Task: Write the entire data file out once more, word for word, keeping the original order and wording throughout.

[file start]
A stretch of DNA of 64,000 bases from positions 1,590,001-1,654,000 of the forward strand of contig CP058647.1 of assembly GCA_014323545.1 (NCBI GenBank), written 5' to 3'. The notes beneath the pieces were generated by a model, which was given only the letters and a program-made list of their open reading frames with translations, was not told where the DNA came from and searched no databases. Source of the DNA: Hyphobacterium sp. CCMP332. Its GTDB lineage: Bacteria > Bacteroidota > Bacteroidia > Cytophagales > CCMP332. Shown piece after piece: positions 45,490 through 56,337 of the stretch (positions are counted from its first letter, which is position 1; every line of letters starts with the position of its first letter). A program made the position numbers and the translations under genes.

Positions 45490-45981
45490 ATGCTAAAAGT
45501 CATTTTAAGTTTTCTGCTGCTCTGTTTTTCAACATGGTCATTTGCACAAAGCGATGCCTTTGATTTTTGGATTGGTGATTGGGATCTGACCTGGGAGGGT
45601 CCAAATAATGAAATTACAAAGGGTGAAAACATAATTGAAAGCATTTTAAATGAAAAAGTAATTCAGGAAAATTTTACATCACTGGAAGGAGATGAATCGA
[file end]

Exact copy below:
A stretch of DNA of 64,000 bases from positions 1,590,001-1,654,000 of the forward strand of contig CP058647.1 of assembly GCA_014323545.1 (NCBI GenBank), written 5' to 3'. The notes beneath the pieces were generated by a model, which was given only the letters and a program-made list of their open reading frames with translations, was not told where the DNA came from and searched no databases. Source of the DNA: Hyphobacterium sp. CCMP332. Its GTDB lineage: Bacteria > Bacteroidota > Bacteroidia > Cytophagales > CCMP332. Shown piece after piece: positions 45,490 through 56,337 of the stretch (positions are counted from its first letter, which is position 1; every line of letters starts with the position of its first letter). A program made the position numbers and the translations under genes.

Positions 45490-45981
45490 ATGCTAAAAGT
45501 CATTTTAAGTTTTCTGCTGCTCTGTTTTTCAACATGGTCATTTGCACAAAGCGATGCCTTTGATTTTTGGATTGGTGATTGGGATCTGACCTGGGAGGGT
45601 CCAAATAATGAAATTACAAAGGGTGAAAACATAATTGAAAGCATTTTAAATGAAAAAGTAATTCAGGAAAATTTTACATCACTGGAAGGAGATGAATCGA